Coalition to Stop Gun Violence Petitions Against Sandy Hook Massacre Game
Nearly a year ago on December 14, 20-year-old Adam Lanza shot and killed his mother in their home, before driving to Sandy Hook Elementary School where he then shot and killed twenty children and six staff members. When first responders arrived on the scene, he committed suicide by shooting himself in the head.
The tragedy struck a chord - not just in America, but throughout the world - as any violent act that involves children will.
What happened afterwards?
The incident dragged one of the most pervasive and divisive topics in the United States back out into the open - both sides agreed that such a tragedy should not have happened, and should not be allowed to happen again... but neither side could agree on which was the best way to accomplish that.
Ultimately, as is what happens when an argument splits the country almost an even 50/50, no real changes in legislation or school policy were made. What changes occurred happened mostly on a civilian level, not a political one - charities sprang up, programs were devised to educate and inform, mental health hotlines renewed their efforts...
And nearly a year later, one man decided to make a video game.
"As we approach the one-year anniversary of the horrific massacre of 20 children and six adults in Newtown, Connecticut, an American expatriate in Australia is exploiting the tragedy by inviting internet users to play an online video game he created entitled 'The Slaying of Sandy Hook Elementary.'"
The flash game, originally uploaded to Newgrounds (and has since been taken down), directs the player to recreate the murder of Nancy Lanza and those killed at the school in graphic detail, and at the end displays a 'kill ratio'.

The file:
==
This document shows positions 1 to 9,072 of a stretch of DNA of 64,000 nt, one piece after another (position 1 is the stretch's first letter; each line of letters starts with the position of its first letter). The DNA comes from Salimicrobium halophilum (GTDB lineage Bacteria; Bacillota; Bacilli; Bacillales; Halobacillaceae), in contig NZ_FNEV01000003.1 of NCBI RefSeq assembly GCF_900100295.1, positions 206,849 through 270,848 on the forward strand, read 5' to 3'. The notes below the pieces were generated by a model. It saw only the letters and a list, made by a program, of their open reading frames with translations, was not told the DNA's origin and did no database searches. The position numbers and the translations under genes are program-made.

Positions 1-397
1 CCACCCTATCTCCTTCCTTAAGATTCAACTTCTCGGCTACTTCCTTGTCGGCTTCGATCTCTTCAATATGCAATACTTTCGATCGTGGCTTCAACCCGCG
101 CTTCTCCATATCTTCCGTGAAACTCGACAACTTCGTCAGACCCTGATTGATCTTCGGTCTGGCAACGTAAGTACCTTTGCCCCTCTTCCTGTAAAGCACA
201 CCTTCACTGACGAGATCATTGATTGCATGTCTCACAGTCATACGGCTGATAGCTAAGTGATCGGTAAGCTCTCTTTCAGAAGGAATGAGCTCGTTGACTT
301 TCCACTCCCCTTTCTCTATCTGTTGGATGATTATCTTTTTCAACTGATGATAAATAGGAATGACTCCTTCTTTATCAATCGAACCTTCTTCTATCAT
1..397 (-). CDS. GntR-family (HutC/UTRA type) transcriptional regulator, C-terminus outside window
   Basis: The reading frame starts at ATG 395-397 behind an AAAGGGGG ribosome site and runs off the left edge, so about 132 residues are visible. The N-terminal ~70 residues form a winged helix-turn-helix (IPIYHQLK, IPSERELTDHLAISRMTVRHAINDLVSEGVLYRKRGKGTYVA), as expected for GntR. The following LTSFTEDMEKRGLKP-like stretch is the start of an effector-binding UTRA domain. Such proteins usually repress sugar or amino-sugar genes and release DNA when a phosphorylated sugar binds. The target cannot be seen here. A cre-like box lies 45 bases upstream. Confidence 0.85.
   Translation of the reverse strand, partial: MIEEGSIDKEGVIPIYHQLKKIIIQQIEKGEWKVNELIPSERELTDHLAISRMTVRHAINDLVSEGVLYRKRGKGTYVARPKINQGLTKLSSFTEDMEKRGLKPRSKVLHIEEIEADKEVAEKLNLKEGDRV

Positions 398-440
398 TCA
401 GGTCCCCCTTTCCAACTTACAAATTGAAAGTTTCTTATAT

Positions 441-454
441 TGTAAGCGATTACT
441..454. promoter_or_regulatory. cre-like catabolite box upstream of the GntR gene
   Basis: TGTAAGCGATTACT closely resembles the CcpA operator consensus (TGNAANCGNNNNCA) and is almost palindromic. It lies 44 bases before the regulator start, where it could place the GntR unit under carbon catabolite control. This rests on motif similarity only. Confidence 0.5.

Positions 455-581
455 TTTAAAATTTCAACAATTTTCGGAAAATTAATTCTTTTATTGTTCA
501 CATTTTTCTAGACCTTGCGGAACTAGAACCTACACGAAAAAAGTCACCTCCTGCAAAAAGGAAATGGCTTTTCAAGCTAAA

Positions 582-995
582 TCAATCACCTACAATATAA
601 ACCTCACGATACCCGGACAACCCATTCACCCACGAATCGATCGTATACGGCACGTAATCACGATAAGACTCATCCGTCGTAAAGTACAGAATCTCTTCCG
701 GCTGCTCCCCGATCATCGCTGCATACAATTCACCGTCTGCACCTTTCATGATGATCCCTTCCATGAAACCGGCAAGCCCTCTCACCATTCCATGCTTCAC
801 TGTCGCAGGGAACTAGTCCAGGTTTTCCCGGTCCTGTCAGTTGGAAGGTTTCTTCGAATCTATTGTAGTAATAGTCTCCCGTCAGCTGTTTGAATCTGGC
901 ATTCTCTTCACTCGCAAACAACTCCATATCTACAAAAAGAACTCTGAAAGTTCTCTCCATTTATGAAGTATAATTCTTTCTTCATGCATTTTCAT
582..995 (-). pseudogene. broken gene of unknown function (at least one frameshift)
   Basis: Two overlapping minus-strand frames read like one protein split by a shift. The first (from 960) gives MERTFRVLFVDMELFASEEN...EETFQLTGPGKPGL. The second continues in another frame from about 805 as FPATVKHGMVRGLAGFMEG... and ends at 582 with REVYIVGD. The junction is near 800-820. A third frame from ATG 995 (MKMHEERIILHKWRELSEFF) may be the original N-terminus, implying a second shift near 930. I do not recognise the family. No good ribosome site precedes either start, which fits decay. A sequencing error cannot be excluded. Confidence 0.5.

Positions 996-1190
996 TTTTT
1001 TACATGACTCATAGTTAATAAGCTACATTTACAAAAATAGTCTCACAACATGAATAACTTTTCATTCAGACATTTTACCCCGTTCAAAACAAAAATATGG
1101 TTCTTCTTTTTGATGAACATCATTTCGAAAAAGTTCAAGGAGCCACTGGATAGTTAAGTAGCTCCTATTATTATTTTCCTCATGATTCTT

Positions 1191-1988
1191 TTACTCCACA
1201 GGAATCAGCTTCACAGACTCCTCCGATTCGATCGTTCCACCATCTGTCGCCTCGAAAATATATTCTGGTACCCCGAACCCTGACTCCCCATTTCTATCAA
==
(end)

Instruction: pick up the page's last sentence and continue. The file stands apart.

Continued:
Working to change and improve the systems that lead to such acts of violence is hard - the proof is in the pudding, but how well can you prove the effects are working if the intended result is no violence at all? It's hard to know for certain what works and what doesn't.
To his credit, the game does not appear to have been created as a joke to mock the dead. Sydney resident Ryan Jake Lambourn claims that his intentions were to draw attention to the fact that "absolutely nothing positive has come out of [the tragedy at Newtown]," and he says he supports the reform of American gun laws - but it appears he has very little idea just how people would react to his virtual recreation of the massacre.
What worked for Spec Ops: The Line (that is, making us question ourselves as the player and the supposed hero, making us actually think about what it is our character is doing) does not work here, where the dead are familiar names, and the pain is still fresh.
It really doesn't work when you don't learn anything from it, and your game-finishing sense of achievement lies in a successful kill list of schoolchildren.
The Coalition to Stop Gun Violence is an American anti-gun organization founded in the mid-70s, comprised of 47 national organizations working to reduce gun violence. They have contested the stalled legislature against the National Rifle Association for years, and now they are taking a stand against The Slaying of Sandy Hook Elementary as well.
A petition was launched to protest the existence of the game; and it insists that he remove the video game from the internet immediately and to apologize to the families of Newtown.
Donna Soto, the mother of Vicki Soto, a teacher slain in the shooting, told the media, “It’s absolutely disgusting that somebody thinks this is funny. All the families are suffering. We’re coming up on December. My daughter’s birthday just passed. It just adds insult to the suffering that we’re dealing with.” Connecticut Senator Richard Blumenthal agreed, stating, “I find the exploitation of this unspeakable tragedy is just shocking.”
The petition states that there is no room in civil society to glorify atrocities as entertainment and inflict unnecessary pain on survivors who are still grieving over the loss of loved ones.
While I don't necessarily agree with the existence of the game in its current incarnation and consider it tasteless and hurtful, a blanket statement that entertainment cannot and should not be made of horrific events is not one I'm willing to buy either.
Wonderful, inspirational films and televised media have been made to highlight the very best of mankind and the very worst - Schindler's List, Band of Brothers, and the recent Paul Walker film Hours based on the events of Hurricane Katrina. I have no doubt that video games can follow in the same tradition - if done well, and if done respectfully.
What do you think? Will you sign the petition?